Temporality and passage of time in serial fiction
I’ve been binge watching Star Trek: Enterprise lately. I didn’t see it when it aired in 2001-2005, but thanks to the streaming services, I’ve been able to indulge. For those who aren’t familiar with the series, it’s set a hundred years before the adventures of the original series with Captain Kirk and his fellows, and follows the crew of the first starship Enterprise. I’ve always been a Star Trek fan and I’ve liked it in all its incarnations, but Enterprise might be my favourite. There are many reasons for my preference, but what sets it apart from other series is how it allows the passage of time to show.
|Scott Bacula as Captain Archer, and his crew.|
Many episodic TV series, regardless of the genre, are curiously atemporal. Passage of time is only implied to, maybe with the compulsory Halloween, Christmas, and Valentine’s Day episodes, or if the series is set in the school world, with the start and end of the term; if it’s a long-running series, the students move from one grade to the next from season to season. Other than that, the episodes are fairly self-contained, and even if a story arc spans several episodes, its events seldom affect the following episodes or are barely referred to in them. There are almost never any references to events in the previous seasons.
Star Trek series aren’t an exception. Every episode opens with a star date, but unless you’re keeping tabs, it’s difficult to know how long has passed between the episodes. Each episode is a self-contained story and whatever happens in it – injuries or lessons learned – is forgotten by the next episode. And since they don’t even have the compulsory Christmas episodes, the passage of time disappears almost completely. The only indication of it is the child characters growing up, and even that is often downplayed. Children may grow, but adults don’t seem to age, even if the actors do. The viewer is given windows to the life on a spaceship or station, but the overall illusion is that those places only come to life when the viewer is there. Relationships spring to life only when there is audience, with the curious notion that nothing happens to it when no one is watching.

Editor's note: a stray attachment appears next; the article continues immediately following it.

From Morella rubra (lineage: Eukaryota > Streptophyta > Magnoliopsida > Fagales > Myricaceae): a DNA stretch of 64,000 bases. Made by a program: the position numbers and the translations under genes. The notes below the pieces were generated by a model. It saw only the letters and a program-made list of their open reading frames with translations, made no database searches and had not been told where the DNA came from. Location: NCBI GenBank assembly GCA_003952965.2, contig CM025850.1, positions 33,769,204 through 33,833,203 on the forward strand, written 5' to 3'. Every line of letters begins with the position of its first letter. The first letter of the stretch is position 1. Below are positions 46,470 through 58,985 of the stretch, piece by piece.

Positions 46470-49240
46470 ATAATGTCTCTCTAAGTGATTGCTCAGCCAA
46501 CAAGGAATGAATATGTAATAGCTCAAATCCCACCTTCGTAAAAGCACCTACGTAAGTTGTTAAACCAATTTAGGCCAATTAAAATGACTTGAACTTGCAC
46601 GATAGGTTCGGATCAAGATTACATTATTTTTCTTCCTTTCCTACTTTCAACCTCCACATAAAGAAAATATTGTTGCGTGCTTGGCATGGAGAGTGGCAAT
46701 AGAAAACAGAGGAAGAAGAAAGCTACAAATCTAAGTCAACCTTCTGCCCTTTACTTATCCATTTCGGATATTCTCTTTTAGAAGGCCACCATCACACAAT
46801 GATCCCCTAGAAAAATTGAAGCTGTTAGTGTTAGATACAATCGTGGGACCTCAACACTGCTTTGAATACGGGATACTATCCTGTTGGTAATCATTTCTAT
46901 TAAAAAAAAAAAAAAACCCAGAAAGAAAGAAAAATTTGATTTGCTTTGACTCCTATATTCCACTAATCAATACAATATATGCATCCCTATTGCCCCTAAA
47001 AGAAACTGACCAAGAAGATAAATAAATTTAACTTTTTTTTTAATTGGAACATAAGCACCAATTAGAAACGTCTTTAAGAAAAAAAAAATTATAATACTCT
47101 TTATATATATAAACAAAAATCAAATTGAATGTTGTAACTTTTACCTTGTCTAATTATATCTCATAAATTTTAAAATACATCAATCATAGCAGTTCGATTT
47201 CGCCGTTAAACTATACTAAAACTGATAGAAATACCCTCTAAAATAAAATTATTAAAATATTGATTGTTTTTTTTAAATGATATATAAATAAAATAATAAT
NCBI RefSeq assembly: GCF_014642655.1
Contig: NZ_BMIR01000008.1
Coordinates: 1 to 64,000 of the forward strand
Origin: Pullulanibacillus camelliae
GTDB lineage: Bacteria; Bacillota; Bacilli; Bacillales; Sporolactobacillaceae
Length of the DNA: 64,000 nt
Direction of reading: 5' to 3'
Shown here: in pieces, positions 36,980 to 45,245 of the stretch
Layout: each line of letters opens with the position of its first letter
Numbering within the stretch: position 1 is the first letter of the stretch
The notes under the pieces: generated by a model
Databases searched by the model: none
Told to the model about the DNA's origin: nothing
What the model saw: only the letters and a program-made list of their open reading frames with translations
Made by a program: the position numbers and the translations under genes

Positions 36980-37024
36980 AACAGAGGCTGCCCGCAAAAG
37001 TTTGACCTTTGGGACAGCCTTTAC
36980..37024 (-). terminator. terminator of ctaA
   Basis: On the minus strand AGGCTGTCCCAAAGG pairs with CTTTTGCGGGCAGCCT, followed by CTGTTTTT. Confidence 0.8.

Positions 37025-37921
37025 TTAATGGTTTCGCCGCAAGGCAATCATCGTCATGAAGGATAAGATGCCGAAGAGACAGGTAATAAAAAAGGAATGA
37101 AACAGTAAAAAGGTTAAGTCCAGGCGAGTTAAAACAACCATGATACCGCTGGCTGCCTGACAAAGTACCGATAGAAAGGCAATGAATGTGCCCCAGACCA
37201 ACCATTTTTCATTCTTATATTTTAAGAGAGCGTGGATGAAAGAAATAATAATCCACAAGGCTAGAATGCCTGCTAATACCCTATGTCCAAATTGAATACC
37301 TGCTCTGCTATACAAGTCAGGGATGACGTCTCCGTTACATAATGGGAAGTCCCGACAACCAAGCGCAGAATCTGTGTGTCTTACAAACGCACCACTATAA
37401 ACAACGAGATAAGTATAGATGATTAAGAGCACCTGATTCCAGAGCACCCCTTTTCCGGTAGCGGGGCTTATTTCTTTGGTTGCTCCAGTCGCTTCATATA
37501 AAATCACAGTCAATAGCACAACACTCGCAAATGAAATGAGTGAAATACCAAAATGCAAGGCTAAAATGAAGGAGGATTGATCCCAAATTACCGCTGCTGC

Enterprise is different. From the first episode on, the passage of time is evident. Star dates haven’t been invented yet, and it’s easier to keep tabs on the chronology when it’s expressed in days, months and years. The passage of time is part of the narrative. If a character injures him or herself in one episode, they’re not miraculously cured by the next, or at least some mention of it is made in later episodes. If the Enterprise has a technical malfunction, it may continue in the next episode too regardless of the story arc. Events of the first season affect, and are returned to, the following seasons, and they play crucial role throughout the series. Relationships come to life, grow and die their natural courses throughout the series. All of this creates an illusion of lives lived even when the viewer isn’t there to witness it.
|The first Enterprise|
Time is actually the driving force of the narrative. From the first episode on, references are made to a Temporal Cold War that the agents from the future wage in the past. Enterprise and its crew are forced to be a part of this war, with some interesting story arcs. The entire season three is one continuous story about the time war. And when disturbances in time take place, entire timelines change. All of this forces the narrative to pay attention to the chronology in the lives of the characters too. The end result is an enjoyable series with characters that the viewer can grow up with and get attached to.